NANDI – The Divine Bull of Lord Shiva

Nandi was both a divine bull and a human manifestation of S´iva. One account stated that Kandikeshvara (the tawny-colored dwarf), or Adhikâra-Nandin, had lived a good and long life that was coming to an end.

He prayed to S´iva for a longer life, and S´iva not only granted his request but placed Nandi, as he came to be called, over a portion of his dwarfs (ganas). Adhikâra-Nandin was Nandi in his human form with the physical appearance of S´iva and stands at the entrance to many South Indian temples as a door guardian.

There are several separate accounts of his birth. One had Adhikâra-Nandin springing from the right side of Vishnu as a gift to the brâhmin Sâlankâyana, whose austerities brought a son who looked exactly like S´iva. This was said to be Adhikâra Nandin’s forty-ninth rebirth.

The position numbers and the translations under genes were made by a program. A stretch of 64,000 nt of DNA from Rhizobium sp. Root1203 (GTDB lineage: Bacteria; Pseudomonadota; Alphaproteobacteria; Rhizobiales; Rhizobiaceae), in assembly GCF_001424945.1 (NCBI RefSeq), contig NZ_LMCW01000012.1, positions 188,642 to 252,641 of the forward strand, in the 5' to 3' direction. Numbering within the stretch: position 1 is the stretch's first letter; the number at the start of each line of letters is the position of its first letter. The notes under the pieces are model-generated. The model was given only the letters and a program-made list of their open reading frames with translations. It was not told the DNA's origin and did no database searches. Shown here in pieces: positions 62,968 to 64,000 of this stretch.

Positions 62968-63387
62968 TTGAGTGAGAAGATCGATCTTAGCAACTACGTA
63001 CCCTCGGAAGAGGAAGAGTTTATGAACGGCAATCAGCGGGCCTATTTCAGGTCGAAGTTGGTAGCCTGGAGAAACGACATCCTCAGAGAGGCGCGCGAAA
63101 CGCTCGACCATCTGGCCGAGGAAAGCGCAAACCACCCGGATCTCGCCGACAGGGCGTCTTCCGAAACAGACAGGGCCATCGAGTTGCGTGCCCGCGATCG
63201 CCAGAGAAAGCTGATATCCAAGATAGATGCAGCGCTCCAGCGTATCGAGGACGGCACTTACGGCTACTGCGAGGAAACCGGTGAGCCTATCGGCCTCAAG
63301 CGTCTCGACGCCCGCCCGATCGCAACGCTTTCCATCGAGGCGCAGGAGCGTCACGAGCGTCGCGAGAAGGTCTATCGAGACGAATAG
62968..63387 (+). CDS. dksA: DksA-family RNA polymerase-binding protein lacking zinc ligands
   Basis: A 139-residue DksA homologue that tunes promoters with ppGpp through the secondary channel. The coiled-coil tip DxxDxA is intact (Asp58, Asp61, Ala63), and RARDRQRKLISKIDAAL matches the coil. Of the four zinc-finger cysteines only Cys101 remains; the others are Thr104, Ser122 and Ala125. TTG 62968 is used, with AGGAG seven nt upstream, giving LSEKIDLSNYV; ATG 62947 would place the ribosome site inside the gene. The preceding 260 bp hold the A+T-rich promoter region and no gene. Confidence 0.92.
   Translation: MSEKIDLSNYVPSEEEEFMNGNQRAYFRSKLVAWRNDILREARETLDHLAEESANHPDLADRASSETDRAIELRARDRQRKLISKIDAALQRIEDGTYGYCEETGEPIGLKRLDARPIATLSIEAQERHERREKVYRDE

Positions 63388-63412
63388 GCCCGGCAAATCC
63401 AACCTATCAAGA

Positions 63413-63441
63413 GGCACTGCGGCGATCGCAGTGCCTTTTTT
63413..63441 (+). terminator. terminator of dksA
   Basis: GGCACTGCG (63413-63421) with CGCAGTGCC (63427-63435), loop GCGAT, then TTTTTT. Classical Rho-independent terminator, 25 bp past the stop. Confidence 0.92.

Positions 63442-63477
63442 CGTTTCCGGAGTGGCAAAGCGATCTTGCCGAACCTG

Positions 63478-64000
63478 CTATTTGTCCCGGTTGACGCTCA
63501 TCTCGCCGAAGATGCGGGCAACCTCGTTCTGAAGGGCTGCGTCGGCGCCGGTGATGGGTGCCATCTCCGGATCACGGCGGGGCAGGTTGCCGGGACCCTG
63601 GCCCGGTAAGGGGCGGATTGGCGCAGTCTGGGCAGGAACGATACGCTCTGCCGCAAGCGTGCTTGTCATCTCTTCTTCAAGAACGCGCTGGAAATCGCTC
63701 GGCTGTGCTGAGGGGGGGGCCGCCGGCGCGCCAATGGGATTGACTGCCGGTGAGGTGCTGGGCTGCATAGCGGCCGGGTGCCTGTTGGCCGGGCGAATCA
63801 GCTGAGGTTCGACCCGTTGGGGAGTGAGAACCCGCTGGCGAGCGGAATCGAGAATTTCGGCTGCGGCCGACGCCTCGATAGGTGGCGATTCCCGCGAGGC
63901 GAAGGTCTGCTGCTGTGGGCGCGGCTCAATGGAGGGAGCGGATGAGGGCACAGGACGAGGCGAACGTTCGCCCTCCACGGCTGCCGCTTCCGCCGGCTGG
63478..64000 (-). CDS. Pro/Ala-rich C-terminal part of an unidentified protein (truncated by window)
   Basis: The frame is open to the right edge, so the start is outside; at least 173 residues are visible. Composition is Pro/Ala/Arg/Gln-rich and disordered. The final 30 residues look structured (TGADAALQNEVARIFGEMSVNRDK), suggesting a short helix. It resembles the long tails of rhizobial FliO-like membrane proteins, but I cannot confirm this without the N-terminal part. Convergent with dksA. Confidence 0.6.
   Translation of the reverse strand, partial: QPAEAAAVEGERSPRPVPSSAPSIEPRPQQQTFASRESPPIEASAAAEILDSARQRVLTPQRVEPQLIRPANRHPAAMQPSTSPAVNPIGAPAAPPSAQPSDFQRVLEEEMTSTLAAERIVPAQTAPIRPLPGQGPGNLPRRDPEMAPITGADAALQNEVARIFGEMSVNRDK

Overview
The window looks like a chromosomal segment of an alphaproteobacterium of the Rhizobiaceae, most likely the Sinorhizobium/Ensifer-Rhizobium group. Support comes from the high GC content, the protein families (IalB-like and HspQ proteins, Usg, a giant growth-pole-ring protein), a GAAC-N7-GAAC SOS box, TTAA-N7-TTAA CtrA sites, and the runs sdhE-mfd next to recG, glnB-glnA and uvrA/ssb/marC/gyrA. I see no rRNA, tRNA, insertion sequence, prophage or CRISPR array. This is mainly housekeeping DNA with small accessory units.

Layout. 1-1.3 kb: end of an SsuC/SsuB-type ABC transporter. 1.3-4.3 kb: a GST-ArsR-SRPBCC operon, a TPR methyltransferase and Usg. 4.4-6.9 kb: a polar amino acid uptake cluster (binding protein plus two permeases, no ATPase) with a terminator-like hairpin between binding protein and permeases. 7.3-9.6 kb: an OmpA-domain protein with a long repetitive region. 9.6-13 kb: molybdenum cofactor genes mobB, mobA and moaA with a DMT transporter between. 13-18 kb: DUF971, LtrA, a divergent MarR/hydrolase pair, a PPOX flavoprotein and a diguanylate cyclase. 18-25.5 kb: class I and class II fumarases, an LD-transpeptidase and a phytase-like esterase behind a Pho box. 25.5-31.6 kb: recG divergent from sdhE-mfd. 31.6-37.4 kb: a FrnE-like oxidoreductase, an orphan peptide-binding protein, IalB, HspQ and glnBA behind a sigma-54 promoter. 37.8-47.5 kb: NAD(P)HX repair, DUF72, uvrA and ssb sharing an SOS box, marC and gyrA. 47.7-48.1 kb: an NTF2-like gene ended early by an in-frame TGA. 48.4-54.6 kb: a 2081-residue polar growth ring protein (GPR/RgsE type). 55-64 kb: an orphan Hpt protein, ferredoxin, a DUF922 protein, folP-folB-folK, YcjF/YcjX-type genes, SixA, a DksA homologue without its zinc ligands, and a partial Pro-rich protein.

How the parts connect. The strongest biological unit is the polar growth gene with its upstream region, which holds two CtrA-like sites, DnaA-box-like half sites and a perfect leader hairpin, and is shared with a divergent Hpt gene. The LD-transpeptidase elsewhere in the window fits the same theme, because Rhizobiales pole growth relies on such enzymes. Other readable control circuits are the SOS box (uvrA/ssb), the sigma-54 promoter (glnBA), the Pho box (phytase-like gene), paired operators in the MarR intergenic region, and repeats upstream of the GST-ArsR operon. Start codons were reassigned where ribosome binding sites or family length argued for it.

Another version stated that the rishi (sage) Nandi earned a boon from S´iva by his great austerities and it was his wish to become head of S´iva’s ganas. Nandi the eternal bull had a number of roles—all in relation to Lord S´iva. Nandi was S´iva’s vehicle (vahana), his chamberlain, the chief of his attendants (ganas, dwarves), the guardian of all the four-legged creatures.

NANDI - Bull of Shiva

The Vâyu Purâna said that Nandi was the son of Kas´yâpa-Prajâpati and Surabhî. He married Suyashâ, daughter of the Maruts (who have become ganas in S´aivite mythology). Nandi is S´iva’s vâhana, his vehicle or mount.

The bull Nandi is prominent at all S´aiva temples, usually facing the inner shrine (garbha griha). He should be white as milk in color.

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